The Portus Project: Surveys, Simulations, and Story Telling

As we start this new blog about the Archaeology department at Southampton we thought we would provide some introductions to research that we are currently working on. I have started by writing about Portus.

The Portus Project has been surveying, excavating, simulating and presenting the Roman port of Portus (Fiumicino) for more than a decade. Portus was the maritime port of ancient Rome and, together with the neighbouring river port at Ostia, was the focus of a network of ports serving Imperial Rome between the mid-1st century AD and the 6th century AD.  It was established by the Emperor Claudius in the mid-1st century AD, enlarged by Trajan, and subsequently modified during the 3rd and 4th centuries AD.

The Portus Project has employed a wide range of digital technologies to assist in the fieldwork, to develop new interpretations and to communicate its findings to a wide audience. The great extent and complexity of the site and surrounding landscape of Portus requires a multi-faceted approach to their study. For example, we use a wide range of methods to explore the archaeology laying both above, and below, the ground. Processes such as photogrammetry, laser scanning and reflectance transformation imaging (RTI) allow researchers to examine, record and present the surface layers of the site and its artefacts in extraordinary detail. Other technologies, such as ground-penetrating radar, sidescan sonar, and magnetometry give archaeologists the capacity to see into the earth and chart future excavations.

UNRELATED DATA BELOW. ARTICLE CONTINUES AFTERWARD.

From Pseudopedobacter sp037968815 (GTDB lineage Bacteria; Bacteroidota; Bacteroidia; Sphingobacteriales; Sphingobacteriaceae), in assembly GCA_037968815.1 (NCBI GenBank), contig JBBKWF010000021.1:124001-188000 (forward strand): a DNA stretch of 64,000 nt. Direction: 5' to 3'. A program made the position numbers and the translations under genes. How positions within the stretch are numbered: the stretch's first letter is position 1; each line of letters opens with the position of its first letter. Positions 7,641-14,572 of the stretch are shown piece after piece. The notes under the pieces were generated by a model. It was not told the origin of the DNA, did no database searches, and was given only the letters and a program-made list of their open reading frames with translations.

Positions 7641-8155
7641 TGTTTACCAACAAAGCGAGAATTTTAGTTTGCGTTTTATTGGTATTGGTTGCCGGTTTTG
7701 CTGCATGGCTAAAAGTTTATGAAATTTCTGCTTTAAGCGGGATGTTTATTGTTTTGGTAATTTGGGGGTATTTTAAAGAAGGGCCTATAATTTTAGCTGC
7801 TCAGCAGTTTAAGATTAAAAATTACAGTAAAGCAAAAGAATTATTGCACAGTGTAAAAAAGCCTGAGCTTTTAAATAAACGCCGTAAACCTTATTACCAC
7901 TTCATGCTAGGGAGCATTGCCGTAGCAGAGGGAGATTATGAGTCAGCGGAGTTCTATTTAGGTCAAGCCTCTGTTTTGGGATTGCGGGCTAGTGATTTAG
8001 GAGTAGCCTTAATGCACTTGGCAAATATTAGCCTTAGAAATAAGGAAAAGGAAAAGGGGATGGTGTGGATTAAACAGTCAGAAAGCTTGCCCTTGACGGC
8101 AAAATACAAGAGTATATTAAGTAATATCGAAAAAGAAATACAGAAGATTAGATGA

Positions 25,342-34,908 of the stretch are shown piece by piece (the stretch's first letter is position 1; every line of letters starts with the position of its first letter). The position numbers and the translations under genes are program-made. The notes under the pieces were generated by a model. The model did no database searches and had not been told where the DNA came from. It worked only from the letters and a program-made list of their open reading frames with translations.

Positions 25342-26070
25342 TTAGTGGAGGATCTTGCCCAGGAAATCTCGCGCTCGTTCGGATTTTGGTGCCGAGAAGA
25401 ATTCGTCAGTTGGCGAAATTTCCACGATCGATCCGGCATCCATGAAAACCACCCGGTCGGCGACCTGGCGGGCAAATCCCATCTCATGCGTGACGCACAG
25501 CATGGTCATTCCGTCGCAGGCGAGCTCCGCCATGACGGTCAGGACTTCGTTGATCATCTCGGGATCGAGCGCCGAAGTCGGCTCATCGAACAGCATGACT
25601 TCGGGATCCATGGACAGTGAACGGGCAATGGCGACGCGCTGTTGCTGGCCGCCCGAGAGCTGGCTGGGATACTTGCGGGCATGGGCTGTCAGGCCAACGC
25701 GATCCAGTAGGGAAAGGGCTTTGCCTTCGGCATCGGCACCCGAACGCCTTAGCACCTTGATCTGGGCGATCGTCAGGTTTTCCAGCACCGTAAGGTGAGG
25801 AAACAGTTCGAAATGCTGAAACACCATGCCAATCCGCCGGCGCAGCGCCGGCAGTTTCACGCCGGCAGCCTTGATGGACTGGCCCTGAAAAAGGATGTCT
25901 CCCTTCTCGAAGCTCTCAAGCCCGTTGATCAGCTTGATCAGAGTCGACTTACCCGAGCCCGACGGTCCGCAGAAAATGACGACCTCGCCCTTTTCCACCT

Taking near-IR photographs at Portus

Computation has been at the heart of attempts to integrate data and interpretation, and to communicate the complexities of the site to a wide audience. For example, the Portus Project is employing computer graphics for four separate purposes.  Firstly, these tools are being used as mechanisms to integrate the diverse spatial data gathered via our research.  For example, we are combining three-dimensional geophysics with laser scans and excavated sections to understand the development of the Building 5. Secondly, computer graphics provide a means for developing interpretations of the data.  At the corner of the surviving cistern complex (Palazzo Imperiale II) such simulation has helped us to understand how water may have been moved between the harbour buildings. Thirdly, they are being applied towards formal analysis of the site, for instance in terms of structural analysis, studies of lighting, and assessment of the use of space at the port. Finally, still, animated and interactive computer graphics are enabling the project to communicate its interpretations widely.  In addition to creating these visuals, we are researching the role that visuals have played and continue to play in the representation of the site.

You can learn more about the Portus Project at